Edward Paul Abbey was born on January 29, 1927, and passed away on March 14, 1989. He was an American writer who often defended environmental issues, criticized public land policies, and anarchist political views. The Monkey Wrench Gang is a novel that was written by him and was quite famous. The novel has been voted as one of the best inspiration from environmental groups.

 

Edward Abbey was born on January 29, 1927, in Indiana, Pennsylvania, United States of America. His mother named Mildred Postlewait and his father name is Paul Revere Abbey.  His mother, Mildred is a school teacher and church organ player. The father, Paul, was a socialist, anarchist and atheist whose views greatly influenced Abbey later.

 

Edward Abbey was graduated from high school in Indiana, Pennsylvania, in 1945. Just about eight months before his 18th birthday, Abbey decided to explore the southwestern region of America. It just a short period before he was confronted with the United States military service to join the military.  He went to travel on foot, by bus, on the freight train. During the trip, he fell in love with the desert country in the Four Corners region.

 

When he returned to his place of origin in the United States, Abbey took advantage of G.I. Bill to attend the University of New Mexico, where he received his undergraduate degree, B.A. in philosophy and English in 1951, and a master’s degree in philosophy in 1956.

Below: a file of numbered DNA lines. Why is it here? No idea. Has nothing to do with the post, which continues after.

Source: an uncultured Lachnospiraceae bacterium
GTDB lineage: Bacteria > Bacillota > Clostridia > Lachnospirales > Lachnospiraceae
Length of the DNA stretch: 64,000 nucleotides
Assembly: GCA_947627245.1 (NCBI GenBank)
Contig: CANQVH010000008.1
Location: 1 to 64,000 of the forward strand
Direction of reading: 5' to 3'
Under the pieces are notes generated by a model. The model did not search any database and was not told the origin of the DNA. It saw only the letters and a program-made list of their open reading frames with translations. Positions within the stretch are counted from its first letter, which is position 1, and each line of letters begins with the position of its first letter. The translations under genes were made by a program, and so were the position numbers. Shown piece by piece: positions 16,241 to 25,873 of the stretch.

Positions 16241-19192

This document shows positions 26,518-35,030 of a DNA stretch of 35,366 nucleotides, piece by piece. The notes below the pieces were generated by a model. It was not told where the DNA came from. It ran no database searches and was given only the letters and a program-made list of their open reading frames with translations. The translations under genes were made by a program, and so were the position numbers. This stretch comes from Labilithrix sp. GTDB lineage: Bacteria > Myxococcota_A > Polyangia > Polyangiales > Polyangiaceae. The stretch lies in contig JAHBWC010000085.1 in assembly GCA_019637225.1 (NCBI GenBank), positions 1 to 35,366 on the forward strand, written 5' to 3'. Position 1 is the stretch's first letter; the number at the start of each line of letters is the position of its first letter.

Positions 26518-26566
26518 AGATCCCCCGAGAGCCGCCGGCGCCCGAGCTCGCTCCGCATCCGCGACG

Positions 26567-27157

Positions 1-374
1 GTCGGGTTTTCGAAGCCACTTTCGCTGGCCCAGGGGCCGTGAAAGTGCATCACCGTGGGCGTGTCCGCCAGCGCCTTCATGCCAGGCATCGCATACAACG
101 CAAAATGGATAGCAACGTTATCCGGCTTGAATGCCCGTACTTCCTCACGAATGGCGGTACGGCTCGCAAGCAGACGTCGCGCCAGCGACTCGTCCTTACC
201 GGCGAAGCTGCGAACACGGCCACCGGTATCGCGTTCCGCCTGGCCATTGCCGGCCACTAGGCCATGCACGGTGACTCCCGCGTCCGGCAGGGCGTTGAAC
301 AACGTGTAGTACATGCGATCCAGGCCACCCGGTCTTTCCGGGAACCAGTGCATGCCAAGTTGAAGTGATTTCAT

During his college years, Abbey financed his own life by working side-by-side, including being a newspaper and bartender reporter in Taos, New Mexico. Shortly before earning a bachelor’s degree, Abbey married his first wife, Jean Schmechal.

 

Edward Abbey Works in the National Park

Abbey spends time as a park guard in Arches National Park near Moab, Utah, United States. He worked as a seasonal forest guard for the US National Park Service at the Arches National Monument (now renamed national park), near the town of Moab, Utah in 1956 and 1957.

 

Abbey holds the position from April to September each year, during which time it welcomes visitors, and collects camp fees. He lives in a trailer that is provided for him by the Parks Office, and in the place he built himself. He collected a large number of notes and sketches which then formed the basis of his first non-fiction work, Desert Solitaire during his stay there.

 

Edward Abbey and an idol in writing

Abbey got influence by environmentalists and writers: Henry David Thoreau, Aldo Leopold, Gary Snyder, and AB Guthrie, Jr, and Peter Kropotkin.

 

Although often compared to writers like Thoreau or Aldo Leopold, Abbey does not want to be known as a natural writer. He says that he does not understand “why so many people want to read about the outside world-home when it’s more exciting just to stroll into his heart.”

 

Much of Abbey’s writings criticized park service and American society for its dependence on motorized vehicles and technology. He wants to preserve the wilderness as a refuge for humans and he believes that modernization makes us as human beings forget what is really important in this life. What Edward Abbey did in to protect the earth is good to follow.

 

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